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ARTICLE ID 167937

$________ Sexual harassment - Fair Housing Act violation - Landlord demands sexual favor for return of security deposit - Ongoing sexual harassment during tenancy - "Me-too" testimony of other tenants admitted - Emotional distress.

United States Dist. Ct. for No. Dist. Iowa, W. Div.

The plaintiff sued her landlord for sexual harassment and discrimination under the Fair Housing Act (Title VIII of the Civil Rights Act of ________, 42 U.S.C. Sec. ________ et seq.) and the Iowa Civil Rights Acts (Iowa Code Sec. ________ et seq.) alleging that he touched her inappropriately, would not return her housing security deposit unless she engaged in some kind of sexual act with him, and that his actions caused her to feel insecure and unsafe in her home. The defendant denied the plaintiff’s allegations, contending that his conduct did not rise to a level actionable under the law and that the Eighth Circuit does not recognize a cause of action for sexual harassment causing a hostile housing situation.

The defendant was the plaintiff’s landlord. At trial, the plaintiff argued that the defendant sexually harassed her at the property he rented to her. She testified that the defendant stroked her arm when he was showing her properties, and that after she rented from him, he stroked his hand on her bare stomach and made inappropriate comments about her 14-year-old sister’s breasts. He stood unnecessarily close to her, and sometimes rubbed against her when passing by. He often rubbed his groin area in her presence, and would come to her home, 3 3 unannounced, and lounge on her sofa. He had a key to her apartment, and the plaintiff testified that she believed that the defendant had entered her bedroom when she was not home.

The plaintiff showed that male tenants were not subject to similar treatment. She introduced testimony from Pat Johnson, an investigator from the Sioux City Human Rights Commission, who testified that other women tenants had complained about similar treatment by the defendant, Dale Winter. The court allowed the plaintiff to present testimony from other women who had rented property from Winter that they, too, had been harassed by him. The court excluded testimony from one such witness on the grounds that her tenancy was too remote in time for her testimony to be probative. The plaintiff testified that when she requested that the defendant return her security deposit, he stated "my eagle eyes haven’t seen everything yet," which the plaintiff interpreted to mean that the defendant would not return the deposit unless the plaintiff gave defendant some kind of sexual favors. (In fact, the defendant did not return the plaintiff’s security deposit; it was the subject of a breach of contract claim for $________ at trial.) The plaintiff sued for emotional distress based on her own testimony and the circumstances; she did not produce medical testimony to support that claim. The parties stipulated that the plaintiff had a history of anxiety and depression before trial. The plaintiff sought damages equal to the amount of rent she paid while she suffered sexual harassment by the defendant. She also sought punitive damages on the grounds that the defendant had acted with an evil motive or knowing indifference to the plaintiff’s rights.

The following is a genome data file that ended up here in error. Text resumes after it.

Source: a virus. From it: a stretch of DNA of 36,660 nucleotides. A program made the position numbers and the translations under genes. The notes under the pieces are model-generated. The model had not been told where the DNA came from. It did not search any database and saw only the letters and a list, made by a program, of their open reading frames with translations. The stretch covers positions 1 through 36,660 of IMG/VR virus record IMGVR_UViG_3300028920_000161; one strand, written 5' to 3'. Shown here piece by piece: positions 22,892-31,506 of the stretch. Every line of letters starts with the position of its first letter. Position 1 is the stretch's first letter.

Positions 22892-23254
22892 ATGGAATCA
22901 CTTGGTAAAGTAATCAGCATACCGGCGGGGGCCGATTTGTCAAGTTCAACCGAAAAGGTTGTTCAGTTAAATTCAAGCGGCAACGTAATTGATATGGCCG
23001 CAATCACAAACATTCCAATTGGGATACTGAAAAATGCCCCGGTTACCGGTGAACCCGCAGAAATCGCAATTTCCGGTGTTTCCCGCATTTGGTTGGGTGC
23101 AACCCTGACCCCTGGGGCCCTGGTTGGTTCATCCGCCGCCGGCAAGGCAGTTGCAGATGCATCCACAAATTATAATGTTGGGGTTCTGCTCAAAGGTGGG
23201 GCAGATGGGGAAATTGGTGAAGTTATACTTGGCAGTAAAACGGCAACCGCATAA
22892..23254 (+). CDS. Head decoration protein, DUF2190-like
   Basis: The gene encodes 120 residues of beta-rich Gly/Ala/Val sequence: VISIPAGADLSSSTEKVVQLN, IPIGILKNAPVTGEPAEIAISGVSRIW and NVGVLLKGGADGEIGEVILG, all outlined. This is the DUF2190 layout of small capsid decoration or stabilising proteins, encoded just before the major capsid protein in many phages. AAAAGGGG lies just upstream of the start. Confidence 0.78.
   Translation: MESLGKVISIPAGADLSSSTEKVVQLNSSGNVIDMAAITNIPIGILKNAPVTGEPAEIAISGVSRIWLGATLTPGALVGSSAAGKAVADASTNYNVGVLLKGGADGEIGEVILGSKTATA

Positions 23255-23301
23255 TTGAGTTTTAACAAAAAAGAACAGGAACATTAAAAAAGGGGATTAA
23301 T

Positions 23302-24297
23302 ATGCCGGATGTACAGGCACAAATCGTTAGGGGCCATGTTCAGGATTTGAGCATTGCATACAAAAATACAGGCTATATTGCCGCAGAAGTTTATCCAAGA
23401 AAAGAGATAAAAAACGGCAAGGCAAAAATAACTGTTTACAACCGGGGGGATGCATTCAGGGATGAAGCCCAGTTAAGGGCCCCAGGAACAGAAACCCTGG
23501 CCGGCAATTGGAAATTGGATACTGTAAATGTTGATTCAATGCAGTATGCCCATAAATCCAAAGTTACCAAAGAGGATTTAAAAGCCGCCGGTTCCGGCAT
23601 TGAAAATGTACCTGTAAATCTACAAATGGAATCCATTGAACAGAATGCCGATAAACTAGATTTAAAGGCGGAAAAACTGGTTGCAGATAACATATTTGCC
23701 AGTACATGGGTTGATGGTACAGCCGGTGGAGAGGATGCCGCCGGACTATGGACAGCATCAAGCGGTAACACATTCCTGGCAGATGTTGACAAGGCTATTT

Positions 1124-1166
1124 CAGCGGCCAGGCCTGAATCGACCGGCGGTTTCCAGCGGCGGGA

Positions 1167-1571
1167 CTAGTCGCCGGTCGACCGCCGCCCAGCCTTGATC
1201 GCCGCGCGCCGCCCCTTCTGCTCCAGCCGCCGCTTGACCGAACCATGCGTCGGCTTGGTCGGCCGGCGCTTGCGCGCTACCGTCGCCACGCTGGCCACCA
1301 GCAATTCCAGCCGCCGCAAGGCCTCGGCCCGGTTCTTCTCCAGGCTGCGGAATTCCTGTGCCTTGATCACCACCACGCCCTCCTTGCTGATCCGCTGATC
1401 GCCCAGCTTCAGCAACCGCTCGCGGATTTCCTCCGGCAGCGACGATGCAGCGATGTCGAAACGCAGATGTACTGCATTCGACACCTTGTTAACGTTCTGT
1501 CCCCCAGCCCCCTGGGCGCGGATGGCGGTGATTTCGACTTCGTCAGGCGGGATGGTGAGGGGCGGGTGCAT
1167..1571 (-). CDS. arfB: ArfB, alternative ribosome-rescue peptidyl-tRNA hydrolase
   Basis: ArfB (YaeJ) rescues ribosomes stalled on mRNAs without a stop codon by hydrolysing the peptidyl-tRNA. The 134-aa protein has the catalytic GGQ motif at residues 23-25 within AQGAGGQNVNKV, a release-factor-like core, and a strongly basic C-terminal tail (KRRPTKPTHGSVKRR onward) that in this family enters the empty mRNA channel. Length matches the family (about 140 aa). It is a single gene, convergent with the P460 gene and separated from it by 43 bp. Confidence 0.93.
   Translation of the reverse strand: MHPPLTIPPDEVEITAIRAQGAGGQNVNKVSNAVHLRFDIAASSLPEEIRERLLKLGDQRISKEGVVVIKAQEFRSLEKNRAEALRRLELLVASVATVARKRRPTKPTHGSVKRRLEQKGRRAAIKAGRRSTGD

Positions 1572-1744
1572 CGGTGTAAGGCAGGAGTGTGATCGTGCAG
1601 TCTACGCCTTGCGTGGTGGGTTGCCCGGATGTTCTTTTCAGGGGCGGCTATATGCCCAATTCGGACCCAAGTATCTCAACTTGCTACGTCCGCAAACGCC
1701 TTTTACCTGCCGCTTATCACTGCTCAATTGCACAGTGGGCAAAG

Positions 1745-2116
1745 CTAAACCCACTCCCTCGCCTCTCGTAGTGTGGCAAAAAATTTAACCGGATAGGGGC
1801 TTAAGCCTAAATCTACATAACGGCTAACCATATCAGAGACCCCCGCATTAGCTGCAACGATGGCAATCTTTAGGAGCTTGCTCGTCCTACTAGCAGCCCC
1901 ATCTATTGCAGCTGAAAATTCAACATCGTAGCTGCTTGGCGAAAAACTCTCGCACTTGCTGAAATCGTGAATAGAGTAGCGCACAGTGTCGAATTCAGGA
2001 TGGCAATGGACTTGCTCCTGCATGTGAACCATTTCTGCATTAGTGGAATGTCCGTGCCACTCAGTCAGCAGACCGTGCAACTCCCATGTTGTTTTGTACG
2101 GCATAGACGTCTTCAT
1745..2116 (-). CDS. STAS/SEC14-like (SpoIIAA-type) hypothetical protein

The defendant denied the plaintiff’s claims on the grounds that his actions were not serious enough to state a cause of action. He argued that the Eighth Circuit does not recognize a cause of action for creating a hostile housing environment due to sexual harassment. He also contended that the court incorrectly admitted the "me-too" testimony of the defendant’s former tenants, and that the court improperly excluded medical evidence about the plaintiff’s mental health, arguing that the plaintiff had put it at issue by seeking damages for emotional distress. The court ruled in the plaintiff’s favor on those arguments.

After trial, the jury awarded the plaintiff compensatory damages of $________ based on the rent she had paid during the time she was sexually harassed and discriminated against, $________ for her security deposit (under the breach of contract claim), and $________ in punitive damages. In post-trial motions, the court reduced the punitive damages award to $________, one and one- half times the compensatory damages, under the guidance of Philip Morris U.S.A. vs. Williams and B.M.W., Inc. vs. Gore. The plaintiff sought approximately $________ in attorney’s fees; the court awarded fees of $________.

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